On May 6, 2016, First NBC Bank filed this lawsuit against Fred Kirsch to recover the sums owed under the terms of the Note, after applying all credits the borrowers are entitled to by law. After First NBC Bank was closed and the Federal Deposit Insurance Corporation, as Receiver, was substituted for First NBC Bank, FDIC-R assigned and transferred the Note and claims sued upon to Republic Credit One, L.P., which is now the holder and the plaintiff.[2]

         In answering the lawsuit, Kirsch has admitted that the borrowers executed the Note, that the borrowers were in default under the terms of the Note, that he executed the Commercial Guaranty dated September 24, 2013, under which he unconditionally guaranteed repayment of all indebtedness owed by the borrowers to the holder. In August 2016, First NBC moved for summary judgment, seeking principal, interest on principal, additional advances (property taxes, forced insurance, security to sale, locks and repairs), interest on advances, late fees, costs, and attorney's fees for a total of $1, 086, 299.97. On February 17, 2017, another Section of this Court denied the motion without prejudice. In so denying, the following shortcomings were identified: the legal issue was insufficiently briefed and the “[p]laintiff's submission lacks supporting documentation for its claims for ‘Additional Advances,' ‘Costs,' and ‘Attorneys Fees.'” More than a year after summary judgment was denied, Dyck O'Neal, Inc. was substituted in place of FDIC-R as the plaintiff. A few months later, Dyck O'Neal, Inc. moved for summary judgment. The case was then reassigned to this Section of Court. The defendant filed an opposition to Dyck O'Neal, Inc.'s motion for summary judgment, and Dyck O'Neal, Inc. filed a reply. Shortly after Dyck O'Neal, Inc. filed its reply papers, Republic Credit One, L.P. moved to be substituted in this litigation as the plaintiff. The request was granted, and the motion for summary judgment was denied without prejudice.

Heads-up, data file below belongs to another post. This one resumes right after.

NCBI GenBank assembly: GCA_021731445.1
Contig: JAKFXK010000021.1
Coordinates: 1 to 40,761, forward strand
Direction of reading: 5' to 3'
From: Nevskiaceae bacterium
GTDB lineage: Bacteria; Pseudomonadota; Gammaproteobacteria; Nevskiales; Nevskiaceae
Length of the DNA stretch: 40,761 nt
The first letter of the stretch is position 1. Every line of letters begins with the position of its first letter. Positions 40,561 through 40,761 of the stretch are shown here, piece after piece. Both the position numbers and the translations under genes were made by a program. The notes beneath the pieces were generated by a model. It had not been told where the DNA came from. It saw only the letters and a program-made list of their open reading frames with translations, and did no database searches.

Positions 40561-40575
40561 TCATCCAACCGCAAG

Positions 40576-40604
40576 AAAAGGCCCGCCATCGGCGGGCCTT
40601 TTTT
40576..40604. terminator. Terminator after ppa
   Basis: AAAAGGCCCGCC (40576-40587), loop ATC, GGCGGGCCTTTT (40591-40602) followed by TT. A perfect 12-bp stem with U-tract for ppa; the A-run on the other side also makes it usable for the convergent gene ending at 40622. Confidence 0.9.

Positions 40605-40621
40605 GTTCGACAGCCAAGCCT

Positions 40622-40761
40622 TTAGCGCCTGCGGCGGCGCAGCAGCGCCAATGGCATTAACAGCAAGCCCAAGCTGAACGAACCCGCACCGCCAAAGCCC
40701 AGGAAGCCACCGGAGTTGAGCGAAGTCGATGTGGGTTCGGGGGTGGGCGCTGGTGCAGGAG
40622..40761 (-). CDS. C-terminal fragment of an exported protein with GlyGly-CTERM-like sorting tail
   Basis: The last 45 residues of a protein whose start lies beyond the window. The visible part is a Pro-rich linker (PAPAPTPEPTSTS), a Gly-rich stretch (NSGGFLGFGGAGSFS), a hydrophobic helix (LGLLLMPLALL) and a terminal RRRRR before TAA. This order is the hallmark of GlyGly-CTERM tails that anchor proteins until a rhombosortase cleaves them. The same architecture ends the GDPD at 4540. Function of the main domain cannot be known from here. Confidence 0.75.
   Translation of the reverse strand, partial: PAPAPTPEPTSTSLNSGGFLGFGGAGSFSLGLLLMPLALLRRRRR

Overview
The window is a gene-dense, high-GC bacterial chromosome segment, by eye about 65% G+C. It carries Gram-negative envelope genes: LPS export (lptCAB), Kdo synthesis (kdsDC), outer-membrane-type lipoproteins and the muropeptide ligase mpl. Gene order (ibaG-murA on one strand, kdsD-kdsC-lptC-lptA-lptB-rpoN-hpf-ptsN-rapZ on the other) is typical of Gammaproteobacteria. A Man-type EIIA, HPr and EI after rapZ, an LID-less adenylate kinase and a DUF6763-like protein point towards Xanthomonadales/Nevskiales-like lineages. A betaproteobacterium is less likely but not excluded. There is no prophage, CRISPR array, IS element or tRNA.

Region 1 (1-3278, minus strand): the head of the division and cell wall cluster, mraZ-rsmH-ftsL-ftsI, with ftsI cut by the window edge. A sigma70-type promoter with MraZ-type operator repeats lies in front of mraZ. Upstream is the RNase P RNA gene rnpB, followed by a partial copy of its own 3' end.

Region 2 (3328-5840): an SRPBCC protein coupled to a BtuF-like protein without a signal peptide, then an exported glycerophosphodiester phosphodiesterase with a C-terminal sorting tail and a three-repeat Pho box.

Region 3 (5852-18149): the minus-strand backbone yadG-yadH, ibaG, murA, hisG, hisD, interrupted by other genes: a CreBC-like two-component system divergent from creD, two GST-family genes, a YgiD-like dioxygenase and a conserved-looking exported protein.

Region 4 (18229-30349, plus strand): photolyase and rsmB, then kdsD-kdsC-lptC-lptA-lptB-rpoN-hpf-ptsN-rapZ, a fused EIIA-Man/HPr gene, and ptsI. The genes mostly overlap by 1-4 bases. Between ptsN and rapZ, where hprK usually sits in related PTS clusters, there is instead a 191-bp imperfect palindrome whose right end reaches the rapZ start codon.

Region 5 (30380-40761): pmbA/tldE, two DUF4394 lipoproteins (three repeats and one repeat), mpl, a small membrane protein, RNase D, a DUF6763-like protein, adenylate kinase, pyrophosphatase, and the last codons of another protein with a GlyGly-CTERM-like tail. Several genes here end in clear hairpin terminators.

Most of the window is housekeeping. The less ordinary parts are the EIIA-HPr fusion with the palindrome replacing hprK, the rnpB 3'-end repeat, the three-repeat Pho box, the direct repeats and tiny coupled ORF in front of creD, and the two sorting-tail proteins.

The Court now considers the motion for summary relief in which the plaintiff, Republic Credit One, L.P., submits that it is entitled to $932, 695.00 principal; $19, 428.22 in accrued interest as of July 1, 2016 at a rate of 6.5% from July 1, 2016 until paid, and Court costs.[3]